- 7th October: one o’clock in the afternoon. Mrs. Cross is shown police photographs and identifies Jacques Lanctôt as one of the kidnappers.
- 8th October: the FLQ manifesto is published, but negotiations continue over the freeing of political prisoners.
Pierre Laporte is kidnapped: the crisis intensifies
- 10th October (five forty in the afternoon): the Quebec Justice Minister announces that the authorities have decided to categorically reject the demands made by Cross’ kidnappers, nor will they free the political prisoners
- 10th October (six eighteen in the afternoon): Pierre Laporte, Vice-Premier of Quebec and Minister of Labour and Immigration, is kidnapped in front of his home, just as he was about to play ball with his nephew. Pierre Laporte was second in command of the Quebec Government, and as such, was, allegedly, afforded special police protection. But the first thing the police did – having been notified of the kidnapping within two minutes of the event – was, yet again, to go straight to the wrong place!
- Vallière reports that « the six eyewitnesses of the kidnapping of Pierre Laporte (his nephew, his wife and their neighbours) are unanimous: the kidnappers were ‘clean cut’ and well dressed, a fact sergeant Desjardins confirmed to journalists that evening (…) Another witness, who worked in a petrol station on Taschereau boulevard, stated that shortly before the Minister was kidnapped, strangers had asked him how to get to rue Robitaille. ‘I thought they were policemen’, he said, because one was carrying something that looked like a walkie-talkie’ ».
- Night of October 12th to 13th: the Army Mobile Command sends an emissary to Quebec’s Justice Minister, Jérôme Choquette, demanding he sign, in the name of the Bourassa cabinet, a letter requiring intervention by the armed forces. The cabinet was not then prepared to sign, and Choquette announces he would continue his efforts to persuade the reluctant elements.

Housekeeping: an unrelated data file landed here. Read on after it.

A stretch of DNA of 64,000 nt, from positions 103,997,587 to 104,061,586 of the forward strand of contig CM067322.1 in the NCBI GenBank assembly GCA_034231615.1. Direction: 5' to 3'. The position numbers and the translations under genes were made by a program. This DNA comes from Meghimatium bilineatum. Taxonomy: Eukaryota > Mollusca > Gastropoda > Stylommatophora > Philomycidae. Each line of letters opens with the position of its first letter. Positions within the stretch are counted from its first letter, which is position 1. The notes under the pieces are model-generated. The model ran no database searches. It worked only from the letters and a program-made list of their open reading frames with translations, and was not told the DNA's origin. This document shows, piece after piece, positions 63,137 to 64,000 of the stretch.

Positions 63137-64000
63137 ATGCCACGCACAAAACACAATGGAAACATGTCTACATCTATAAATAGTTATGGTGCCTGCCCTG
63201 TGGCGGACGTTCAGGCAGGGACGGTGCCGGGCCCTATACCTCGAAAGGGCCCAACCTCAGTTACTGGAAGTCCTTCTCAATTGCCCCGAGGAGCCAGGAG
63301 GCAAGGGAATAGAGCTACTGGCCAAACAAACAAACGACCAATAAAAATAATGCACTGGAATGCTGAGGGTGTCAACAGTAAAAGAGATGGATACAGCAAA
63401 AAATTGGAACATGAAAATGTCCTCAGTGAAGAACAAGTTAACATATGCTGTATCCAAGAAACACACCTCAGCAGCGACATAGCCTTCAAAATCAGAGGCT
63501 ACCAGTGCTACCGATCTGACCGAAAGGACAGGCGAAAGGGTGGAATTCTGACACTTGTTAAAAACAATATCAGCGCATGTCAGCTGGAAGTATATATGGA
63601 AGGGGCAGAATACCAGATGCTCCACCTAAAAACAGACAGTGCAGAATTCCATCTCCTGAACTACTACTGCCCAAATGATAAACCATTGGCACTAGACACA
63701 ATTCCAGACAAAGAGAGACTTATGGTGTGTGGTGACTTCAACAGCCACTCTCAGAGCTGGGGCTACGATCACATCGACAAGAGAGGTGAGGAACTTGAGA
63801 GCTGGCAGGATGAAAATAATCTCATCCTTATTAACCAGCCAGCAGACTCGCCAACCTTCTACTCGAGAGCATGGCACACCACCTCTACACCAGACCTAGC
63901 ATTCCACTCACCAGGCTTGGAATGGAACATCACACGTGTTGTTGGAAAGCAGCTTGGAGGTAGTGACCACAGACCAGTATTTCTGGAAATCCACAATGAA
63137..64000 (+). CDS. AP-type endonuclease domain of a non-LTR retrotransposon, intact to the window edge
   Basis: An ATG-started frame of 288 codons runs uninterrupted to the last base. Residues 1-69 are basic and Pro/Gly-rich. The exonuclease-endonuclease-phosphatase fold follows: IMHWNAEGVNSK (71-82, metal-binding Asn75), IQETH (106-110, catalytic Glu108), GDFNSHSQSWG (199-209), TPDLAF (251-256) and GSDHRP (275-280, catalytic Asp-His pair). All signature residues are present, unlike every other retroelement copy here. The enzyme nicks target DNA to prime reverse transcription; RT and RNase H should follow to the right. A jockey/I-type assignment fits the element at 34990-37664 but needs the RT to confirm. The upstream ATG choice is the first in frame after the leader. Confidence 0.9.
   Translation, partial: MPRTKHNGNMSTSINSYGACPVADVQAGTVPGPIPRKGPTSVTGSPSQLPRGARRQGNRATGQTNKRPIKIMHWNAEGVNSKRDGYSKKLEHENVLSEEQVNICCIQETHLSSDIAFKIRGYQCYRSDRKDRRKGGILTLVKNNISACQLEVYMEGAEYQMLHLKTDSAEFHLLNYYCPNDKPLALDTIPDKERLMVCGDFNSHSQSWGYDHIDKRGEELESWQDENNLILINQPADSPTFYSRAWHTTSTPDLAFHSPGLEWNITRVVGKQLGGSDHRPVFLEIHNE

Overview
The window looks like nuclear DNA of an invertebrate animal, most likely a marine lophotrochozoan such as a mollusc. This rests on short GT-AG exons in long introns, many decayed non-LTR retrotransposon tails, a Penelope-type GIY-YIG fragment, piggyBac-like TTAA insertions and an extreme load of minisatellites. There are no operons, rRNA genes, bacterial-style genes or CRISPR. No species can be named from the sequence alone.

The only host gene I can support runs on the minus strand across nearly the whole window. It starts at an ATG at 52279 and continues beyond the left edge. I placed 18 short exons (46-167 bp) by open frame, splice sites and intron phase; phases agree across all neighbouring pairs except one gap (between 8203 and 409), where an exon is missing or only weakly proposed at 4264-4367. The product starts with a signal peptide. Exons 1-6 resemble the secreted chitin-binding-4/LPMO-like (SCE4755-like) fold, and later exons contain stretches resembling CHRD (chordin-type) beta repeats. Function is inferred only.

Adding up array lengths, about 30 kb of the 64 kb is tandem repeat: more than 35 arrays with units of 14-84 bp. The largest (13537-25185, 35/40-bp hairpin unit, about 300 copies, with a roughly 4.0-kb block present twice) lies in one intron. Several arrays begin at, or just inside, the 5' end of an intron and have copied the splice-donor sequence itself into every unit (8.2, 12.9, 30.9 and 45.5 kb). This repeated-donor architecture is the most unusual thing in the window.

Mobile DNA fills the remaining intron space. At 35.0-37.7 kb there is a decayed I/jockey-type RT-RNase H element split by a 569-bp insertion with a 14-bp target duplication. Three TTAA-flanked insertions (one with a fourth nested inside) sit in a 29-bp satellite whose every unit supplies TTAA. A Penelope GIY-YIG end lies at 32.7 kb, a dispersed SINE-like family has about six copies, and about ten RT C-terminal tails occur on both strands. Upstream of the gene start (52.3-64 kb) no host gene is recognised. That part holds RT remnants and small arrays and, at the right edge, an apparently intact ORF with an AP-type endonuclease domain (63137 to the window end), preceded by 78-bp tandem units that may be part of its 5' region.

- 15th-17th October: « for appearances’ sake» the Canadian Parliament debates the opportunity of proclaiming the War Measures Act. The Opposition puts up a show of protest until Saturday October 17th. Pierre Laporte’s body is thereupon discovered, « proving » a posteriori that the measures unleashed on October 16th had been needful.
- 15th October (two in the afternoon): the Canadian army begins to deploy in Quebec, at Bourassa’s request.
- 15th October (nine in the evening): Bourassa ups the ante, and lays down a six-hour deadline for the kidnappers to hand over James Cross and Pierre Laporte.
- 16th October (in the night): Quebec Premier Bourassa signs a letter written by Federal Justice Minister Marc Lalonde, instituting the War Measures Act. Several thousand soldiers were already deployed in the streets of Quebec and in the Federal Capital Ottawa. Through the War Measures Act – whose application need not be voted up by Parliament and that has NEVER been abrogated since – the curfew came down, civil liberties were suspended, and, inter alia, search of private domicile without warrant became lawful. Over four hundred people were arrested.
- 16th October (four in the morning): Meeting in Council, the Governor General, the Queen’s direct representative in Canada, approves the proclamation of a state of emergency, pursuant to which the War Measures Act comes into force automatically.
- 17th October (four in the afternoon): a member of the Cell that calls itself “Dieppe (Royal 22°)” (this is the name of a French Canadian regiment but that was not, oddly enough, at Dieppe in WWII, where many French Canadians died) calls into the CKAC radio station. Purportedly, this is a third and heretofore unknown FLQ cell. The caller announces that Pierre Laporte has been murdered. The earlier communiqués had all come from the FLQ cell known as Libération, that held James Cross, and that spoke on behalf of the Chenier Cell, the members of which were presumed to be the Pierre Laporte’s kidnappers. The Libération cell, that seemed to find the “Dieppe (Royal 22°)” business disturbing, put out a communiqué at mid-day, calling upon the press to blow the whistle on a “montage” (coup monté) by the Federal Government. The police prevented that communiqué from being published until December 8th.